T-Mobile and Sprint have pushed the idea that the merger would create jobs, largely thanks to the combined company’s investment in 5G. In January, they said they’d build five customer service centers after the deal closed. They’ve also promised to freeze prices for the next three years. And they’ve been promising a nationwide build-out of their 5G network, along with a new service to offer rural broadband customers a fixed wireless broadband solution.

The company codified those promises in a deal with the FCC in exchange for the agency’s support. But the Department of Justice still has concerns.  Then there are the lawsuits from the states. A group of 13 state attorneys general and the District of Columbia, led by New York Attorney General Letitia James and California Attorney General Xavier Becerra, filed or joined a multistate lawsuit last month claiming the merger would “deprive consumers of the benefits of competition and drive up prices for cellphone services.”

What’s the deal the Justice Department has hammered out?

The Justice Department reportedly has been looking at Dish as a potential fourth carrier in the wake of the merger. This would answer the agency’s concerns that the deal would leave the US wireless market competitive with just AT&T, Verizon and T-Mobile as national players. As part of this deal, Dish would buy additional wireless spectrum from Sprint and T-Mobile, so that it could build its own wireless network. Sprint and T-Mobile would also sell Dish Sprint’s prepaid services, Boost Mobile, Virgin Mobile and Sprint prepaid, according to Bloomberg. Also as part of the deal, Dish would get a six- to seven-year wholesale agreement to sell T-Mobile wireless service under the Dish brand, Bloomberg said.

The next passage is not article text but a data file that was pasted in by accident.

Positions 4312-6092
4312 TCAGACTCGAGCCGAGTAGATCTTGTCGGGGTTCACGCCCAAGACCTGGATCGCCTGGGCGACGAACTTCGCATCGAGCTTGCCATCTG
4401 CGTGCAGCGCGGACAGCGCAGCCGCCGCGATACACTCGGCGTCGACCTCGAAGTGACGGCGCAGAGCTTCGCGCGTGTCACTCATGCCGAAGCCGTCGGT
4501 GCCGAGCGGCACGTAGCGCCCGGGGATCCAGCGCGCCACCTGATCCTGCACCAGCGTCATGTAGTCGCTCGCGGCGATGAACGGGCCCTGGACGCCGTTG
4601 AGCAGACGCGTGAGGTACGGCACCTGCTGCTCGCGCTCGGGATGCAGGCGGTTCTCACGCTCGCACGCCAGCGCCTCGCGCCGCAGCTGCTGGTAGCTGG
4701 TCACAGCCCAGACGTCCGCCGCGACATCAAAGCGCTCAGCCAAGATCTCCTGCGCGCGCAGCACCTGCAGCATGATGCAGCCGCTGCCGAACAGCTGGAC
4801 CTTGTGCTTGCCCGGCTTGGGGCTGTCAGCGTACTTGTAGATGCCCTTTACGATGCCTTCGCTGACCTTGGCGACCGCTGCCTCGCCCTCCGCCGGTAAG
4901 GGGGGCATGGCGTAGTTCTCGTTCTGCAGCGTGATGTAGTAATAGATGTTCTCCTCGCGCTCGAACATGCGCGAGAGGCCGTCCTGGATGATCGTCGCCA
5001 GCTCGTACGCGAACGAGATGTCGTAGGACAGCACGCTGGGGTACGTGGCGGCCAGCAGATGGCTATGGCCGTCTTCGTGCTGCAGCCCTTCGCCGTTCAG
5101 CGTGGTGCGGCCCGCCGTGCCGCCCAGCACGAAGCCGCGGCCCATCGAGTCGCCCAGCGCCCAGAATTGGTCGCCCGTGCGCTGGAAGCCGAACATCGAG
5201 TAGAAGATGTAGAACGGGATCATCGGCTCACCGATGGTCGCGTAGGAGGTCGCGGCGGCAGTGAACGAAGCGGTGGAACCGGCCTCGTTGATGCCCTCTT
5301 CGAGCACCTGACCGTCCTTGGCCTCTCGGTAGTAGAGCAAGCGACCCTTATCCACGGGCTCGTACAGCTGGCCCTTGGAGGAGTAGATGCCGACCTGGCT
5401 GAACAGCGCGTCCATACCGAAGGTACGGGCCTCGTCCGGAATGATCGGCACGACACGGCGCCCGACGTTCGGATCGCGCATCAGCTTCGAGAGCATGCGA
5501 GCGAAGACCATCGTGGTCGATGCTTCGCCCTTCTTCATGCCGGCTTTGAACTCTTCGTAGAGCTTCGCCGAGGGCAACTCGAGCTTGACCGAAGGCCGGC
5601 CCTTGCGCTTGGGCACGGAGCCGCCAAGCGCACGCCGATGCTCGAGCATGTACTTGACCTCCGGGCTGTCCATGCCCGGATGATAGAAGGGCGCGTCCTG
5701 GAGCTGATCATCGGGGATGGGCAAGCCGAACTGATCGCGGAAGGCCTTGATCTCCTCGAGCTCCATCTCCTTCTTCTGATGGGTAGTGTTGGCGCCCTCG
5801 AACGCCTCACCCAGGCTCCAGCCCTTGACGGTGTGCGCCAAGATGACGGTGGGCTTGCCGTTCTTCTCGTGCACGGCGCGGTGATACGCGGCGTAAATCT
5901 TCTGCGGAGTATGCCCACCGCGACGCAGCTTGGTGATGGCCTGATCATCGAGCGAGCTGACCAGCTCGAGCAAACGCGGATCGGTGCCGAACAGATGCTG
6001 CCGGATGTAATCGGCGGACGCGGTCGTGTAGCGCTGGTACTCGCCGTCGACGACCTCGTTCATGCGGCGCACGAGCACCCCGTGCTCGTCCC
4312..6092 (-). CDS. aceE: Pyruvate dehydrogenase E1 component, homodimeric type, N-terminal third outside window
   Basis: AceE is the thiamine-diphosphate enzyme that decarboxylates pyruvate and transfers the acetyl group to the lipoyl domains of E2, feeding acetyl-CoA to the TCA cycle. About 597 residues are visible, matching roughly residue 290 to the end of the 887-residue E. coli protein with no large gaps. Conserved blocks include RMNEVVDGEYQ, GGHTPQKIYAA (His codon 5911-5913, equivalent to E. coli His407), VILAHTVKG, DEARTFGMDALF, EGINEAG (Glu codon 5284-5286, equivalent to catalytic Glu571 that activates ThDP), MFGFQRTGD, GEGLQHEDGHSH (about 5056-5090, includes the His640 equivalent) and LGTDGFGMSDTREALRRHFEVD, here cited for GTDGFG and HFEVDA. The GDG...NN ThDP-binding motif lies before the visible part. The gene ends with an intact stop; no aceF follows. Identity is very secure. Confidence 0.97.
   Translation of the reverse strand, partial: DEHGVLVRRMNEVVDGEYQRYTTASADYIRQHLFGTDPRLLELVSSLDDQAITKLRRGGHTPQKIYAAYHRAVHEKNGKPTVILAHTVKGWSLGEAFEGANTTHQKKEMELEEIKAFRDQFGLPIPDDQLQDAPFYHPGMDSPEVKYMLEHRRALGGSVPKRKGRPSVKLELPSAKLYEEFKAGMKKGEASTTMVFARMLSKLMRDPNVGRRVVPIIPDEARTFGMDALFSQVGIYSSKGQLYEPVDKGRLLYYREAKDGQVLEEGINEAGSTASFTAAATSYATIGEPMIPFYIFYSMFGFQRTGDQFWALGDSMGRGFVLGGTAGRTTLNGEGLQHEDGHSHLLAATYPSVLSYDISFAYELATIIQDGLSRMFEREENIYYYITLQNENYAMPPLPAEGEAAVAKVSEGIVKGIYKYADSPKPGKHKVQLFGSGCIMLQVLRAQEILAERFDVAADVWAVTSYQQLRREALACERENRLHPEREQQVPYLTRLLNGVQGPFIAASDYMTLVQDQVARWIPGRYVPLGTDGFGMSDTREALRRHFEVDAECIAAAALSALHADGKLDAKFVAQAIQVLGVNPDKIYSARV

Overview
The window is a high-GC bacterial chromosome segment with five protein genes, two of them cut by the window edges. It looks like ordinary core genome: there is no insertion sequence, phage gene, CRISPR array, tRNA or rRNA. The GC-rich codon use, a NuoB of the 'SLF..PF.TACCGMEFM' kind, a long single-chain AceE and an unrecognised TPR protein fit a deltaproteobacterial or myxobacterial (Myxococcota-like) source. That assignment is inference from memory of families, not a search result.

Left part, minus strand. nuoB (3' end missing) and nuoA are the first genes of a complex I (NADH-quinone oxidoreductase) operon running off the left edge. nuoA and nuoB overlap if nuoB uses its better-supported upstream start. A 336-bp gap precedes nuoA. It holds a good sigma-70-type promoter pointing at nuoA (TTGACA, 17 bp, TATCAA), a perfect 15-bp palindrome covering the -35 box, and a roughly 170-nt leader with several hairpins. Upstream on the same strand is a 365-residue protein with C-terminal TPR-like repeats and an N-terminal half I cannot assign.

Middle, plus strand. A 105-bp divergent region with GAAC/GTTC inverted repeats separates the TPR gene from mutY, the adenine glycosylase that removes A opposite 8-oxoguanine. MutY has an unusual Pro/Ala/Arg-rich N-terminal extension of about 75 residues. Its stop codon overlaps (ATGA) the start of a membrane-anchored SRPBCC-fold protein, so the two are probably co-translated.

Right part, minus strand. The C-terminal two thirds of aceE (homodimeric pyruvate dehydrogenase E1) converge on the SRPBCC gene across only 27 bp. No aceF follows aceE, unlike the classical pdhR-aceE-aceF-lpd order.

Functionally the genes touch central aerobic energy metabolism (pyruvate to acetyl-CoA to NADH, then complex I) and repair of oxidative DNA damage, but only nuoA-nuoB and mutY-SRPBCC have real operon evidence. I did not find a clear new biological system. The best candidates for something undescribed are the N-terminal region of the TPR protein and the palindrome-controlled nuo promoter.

The companies are still working through the details around the network sharing. This could mean that the Justice Department may have a decision as early as next week, the report said.

Why would Dish want to strike a deal with T-Mobile?

Dish already owns billions of dollars’ worth of its own spectrum, but the company has yet to build its own wireless network. Some have accused the company of hoarding valuable wireless spectrum, but it has yet to make a major announcement about the plans for its spectrum. The company has until March 2020 to utilize the airwaves or risk losing its licenses. The satellite TV provider has reportedly been hoping to gain an extension from the government as part of its negotiations to buy the divested assets.

Purchasing Boost, Virgin Mobile and Sprint wireless prepaid businesses and getting additional airwaves would make it easier and more cost-effective for Dish to finally build a competing network.

So Dish will be a new fourth carrier?

Not yet. While reports have circulated in recent weeks that Dish was closing in on a deal with T-Mobile to purchase the Sprint assets, you can never count anything over with Dish co-founder Charlie Ergen until an agreement is officially announced.

Just days after a report claimed that T-Mobile and Dish agreed on a divestiture deal, a new report Friday from Fox Business Network’s Charles Gasparino claimed that “what looked like ‘done deal’ broke down at least once because of changing deal terms” from Ergen………Read More>>

 

Source:- cnet